This is the fourth post in a short series looking at the tools I use to stay sustainably creative. You can read the rest of the posts in the series here
I write a length about the idea of keeping an energy diary in Sustainable Creativity, but it’s something I wanted to talk a little about here too.
A simple idea
The principle of using an energy diary is simple but it takes time to work out how to tailor it to our individual circumstances.
The basic idea is that you write down both the things you do that use up your energy and the things you do that add to your energy reserves. It’s a bit like keeping a spending diary, writing down all the money coming and the money you spend. Just like with a spending diary your aim is to keep a close eye on what you spend to make sure you don’t get overdrawn.
Working out what adds to our energy reserve and what depletes it
Clearly what is more complicated with an energy diary is that it is not immediately obvious which things will add to our energy reserves and which will deplete it (though you probably have a good idea). Sleep is a good way to add to our energy reserves and for me sitting quietly with a cup of tea is too.
Moreover, the amount of energy we need isn’t simply a one for one exchange for the amount of energy we save. For example, when I’m at my best I need to save energy for three hours for every hour I spend. That means in in 24 hours I have about six hours of energy to spend and need to save for eighteen hours. I think of this as my “energy ratio”.
At less good times my energy ratio can be more like 7:1, which means for every seven hours of rest I get one hour’s worth of energy–that’s three hours of activity in a day.
There’s a more detailed discussion of the process of working out our saving to spending energy ratios plus the sort of things that add to and deplete our energy reserves in Sustainable Creativity.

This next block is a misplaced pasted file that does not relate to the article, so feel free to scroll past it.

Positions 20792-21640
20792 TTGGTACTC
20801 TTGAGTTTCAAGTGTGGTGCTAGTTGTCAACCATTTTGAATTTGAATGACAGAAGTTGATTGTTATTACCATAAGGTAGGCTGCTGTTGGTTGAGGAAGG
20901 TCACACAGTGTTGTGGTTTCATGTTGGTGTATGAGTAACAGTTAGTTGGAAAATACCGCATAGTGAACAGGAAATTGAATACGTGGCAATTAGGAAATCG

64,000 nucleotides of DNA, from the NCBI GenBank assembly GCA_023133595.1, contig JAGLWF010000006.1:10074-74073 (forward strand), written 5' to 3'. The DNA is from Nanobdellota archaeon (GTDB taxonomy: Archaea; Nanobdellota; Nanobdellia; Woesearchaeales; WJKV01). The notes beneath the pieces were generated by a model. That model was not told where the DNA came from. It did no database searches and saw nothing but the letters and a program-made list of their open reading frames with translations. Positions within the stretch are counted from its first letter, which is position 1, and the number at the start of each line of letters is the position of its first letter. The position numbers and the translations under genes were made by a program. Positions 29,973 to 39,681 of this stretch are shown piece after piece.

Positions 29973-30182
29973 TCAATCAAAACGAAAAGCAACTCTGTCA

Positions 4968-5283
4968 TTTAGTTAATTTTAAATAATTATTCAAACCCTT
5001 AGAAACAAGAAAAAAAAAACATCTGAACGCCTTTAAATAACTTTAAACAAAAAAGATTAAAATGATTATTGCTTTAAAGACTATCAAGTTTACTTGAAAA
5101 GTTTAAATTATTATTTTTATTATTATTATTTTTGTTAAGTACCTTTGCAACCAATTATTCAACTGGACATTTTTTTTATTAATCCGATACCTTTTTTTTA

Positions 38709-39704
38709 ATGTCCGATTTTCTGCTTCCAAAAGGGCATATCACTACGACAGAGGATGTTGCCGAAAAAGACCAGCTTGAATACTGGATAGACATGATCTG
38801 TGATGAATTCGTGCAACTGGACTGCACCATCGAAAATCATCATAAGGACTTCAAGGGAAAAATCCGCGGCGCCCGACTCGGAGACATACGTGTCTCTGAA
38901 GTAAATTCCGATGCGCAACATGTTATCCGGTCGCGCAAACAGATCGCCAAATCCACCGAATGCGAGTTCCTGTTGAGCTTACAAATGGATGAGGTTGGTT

Useful even for generally healthy people
Even generally healthy people still have energy limits that they need to work within and so for everyone working out our saving to spending energy ratio is very good idea. It really a process of trial and error (and of course can change over time), but it is worth putting the effort in to working it out.
Write down everything
When I’m keeping my energy diary I write down everything I do that puts energy into my energy bank and then everything I do that takes energy out. This makes me very aware of how much I do do (and how much I need to rest), and also makes me make careful choices about the things I decide to do. If I know I only have two hours of energy left for the day I can decide to focus it on something important, rather than frittering it away.
Five reasons why it’s a good idea to keep an energy diary:
- It keeps us very aware of just how much we do (people with low energy often underestimate how much they do and so push themselves far beyond their limits).
- Being aware of how much energy we need to save to be able to function is a VERY useful thing to know and can help us to avoid energy crashes.
- Being aware of how much available energy we are likely to have in a day makes us focus more on what is important.
- An energy diary helps to a establish a much needed routine that can keep us on a reasonably even keel.
- Getting a clear picture of the reality of our energy situation can help remove the panic and fear that is often associated with illness, showing us we do have options and can do at least some of the things we want to.